- Funds: The Indian Education System faces a problem of shortage of funds. The absence of funds makes it almost impossible to accomplish a better education system. Schools do not have enough funds in order to enhance the quality of education. This problem results in improper infrastructure facilities, teaching facilities, and quality teachers. Teachers are not paid adequately, irrespective of their qualifications which may be one of the reasons why they are unwilling to work hard.
- Theory and Practical: The Indian Education System, a very old education system, prefers theory over practical. The skills/intelligence of a student is judged on the basis of academics only, via exam papers. Education is not based on practical knowledge. In order to score more, a student can easily mug up the studying material without understanding the topic. A very little percentage of marks is given to practical examinations. This may count as an encouragement to the theoretical knowledge rather than practical knowledge. The Indian Education System does not put much emphasis on other skills, like sports and arts.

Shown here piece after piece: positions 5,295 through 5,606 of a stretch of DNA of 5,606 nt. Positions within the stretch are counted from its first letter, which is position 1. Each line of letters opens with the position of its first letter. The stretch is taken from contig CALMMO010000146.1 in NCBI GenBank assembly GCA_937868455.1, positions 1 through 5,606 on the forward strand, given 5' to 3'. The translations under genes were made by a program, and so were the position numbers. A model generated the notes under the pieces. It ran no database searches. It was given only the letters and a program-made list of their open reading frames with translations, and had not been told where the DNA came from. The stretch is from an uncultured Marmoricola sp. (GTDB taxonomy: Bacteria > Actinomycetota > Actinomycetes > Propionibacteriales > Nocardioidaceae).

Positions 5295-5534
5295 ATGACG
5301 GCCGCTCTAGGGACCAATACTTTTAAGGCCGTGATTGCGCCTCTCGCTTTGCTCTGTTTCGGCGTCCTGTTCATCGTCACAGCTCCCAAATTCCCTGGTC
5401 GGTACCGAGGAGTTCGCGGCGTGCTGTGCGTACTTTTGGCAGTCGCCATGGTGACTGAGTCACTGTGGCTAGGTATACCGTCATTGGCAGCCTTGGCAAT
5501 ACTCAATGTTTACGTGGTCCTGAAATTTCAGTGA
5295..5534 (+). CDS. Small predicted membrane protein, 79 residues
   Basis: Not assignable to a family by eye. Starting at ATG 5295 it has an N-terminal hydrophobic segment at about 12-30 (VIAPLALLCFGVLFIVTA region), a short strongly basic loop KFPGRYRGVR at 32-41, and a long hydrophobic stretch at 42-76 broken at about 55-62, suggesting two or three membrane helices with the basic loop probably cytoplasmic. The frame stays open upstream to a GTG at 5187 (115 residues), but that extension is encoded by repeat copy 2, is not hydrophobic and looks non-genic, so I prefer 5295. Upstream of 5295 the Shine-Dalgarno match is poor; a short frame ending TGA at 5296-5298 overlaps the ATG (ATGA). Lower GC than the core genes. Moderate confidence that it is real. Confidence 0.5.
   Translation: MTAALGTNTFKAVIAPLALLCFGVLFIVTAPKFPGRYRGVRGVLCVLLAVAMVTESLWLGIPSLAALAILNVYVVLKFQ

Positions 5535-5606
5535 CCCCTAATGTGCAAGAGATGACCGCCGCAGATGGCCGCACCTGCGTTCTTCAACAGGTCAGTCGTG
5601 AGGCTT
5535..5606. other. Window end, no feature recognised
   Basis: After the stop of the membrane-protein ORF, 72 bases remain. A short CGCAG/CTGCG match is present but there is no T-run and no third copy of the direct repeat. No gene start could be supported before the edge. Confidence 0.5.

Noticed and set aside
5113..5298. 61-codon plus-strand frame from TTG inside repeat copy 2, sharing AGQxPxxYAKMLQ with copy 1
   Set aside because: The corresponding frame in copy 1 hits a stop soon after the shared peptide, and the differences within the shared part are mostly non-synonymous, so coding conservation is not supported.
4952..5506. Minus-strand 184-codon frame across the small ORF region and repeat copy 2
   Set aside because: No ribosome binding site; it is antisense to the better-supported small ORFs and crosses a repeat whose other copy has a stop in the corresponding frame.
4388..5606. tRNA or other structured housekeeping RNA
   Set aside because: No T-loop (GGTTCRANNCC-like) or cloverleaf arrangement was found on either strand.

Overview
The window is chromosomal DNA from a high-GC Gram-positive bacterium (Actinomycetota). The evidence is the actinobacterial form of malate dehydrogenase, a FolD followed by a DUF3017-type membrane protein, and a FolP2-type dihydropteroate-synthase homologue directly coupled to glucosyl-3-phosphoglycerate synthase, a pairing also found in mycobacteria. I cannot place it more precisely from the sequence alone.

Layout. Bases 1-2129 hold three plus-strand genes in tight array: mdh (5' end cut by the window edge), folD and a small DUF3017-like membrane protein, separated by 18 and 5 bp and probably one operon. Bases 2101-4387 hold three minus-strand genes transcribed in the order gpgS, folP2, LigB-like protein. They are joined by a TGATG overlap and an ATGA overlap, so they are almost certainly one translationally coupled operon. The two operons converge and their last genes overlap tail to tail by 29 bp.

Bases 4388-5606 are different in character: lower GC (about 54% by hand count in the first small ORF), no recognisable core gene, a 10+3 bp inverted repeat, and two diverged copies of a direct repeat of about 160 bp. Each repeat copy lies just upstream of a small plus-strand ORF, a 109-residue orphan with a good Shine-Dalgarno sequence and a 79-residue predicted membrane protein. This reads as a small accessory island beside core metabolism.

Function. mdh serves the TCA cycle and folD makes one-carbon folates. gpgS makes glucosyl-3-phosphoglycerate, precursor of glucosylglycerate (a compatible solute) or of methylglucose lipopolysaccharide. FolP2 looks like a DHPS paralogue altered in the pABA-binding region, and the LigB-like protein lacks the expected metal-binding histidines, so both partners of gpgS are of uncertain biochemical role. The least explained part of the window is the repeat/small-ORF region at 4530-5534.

- Wastage of resources: The Indian Education system is based on the idea of general education. Most of the students leave school in very early stages of education, which leads to a waste in financial as well as human resources.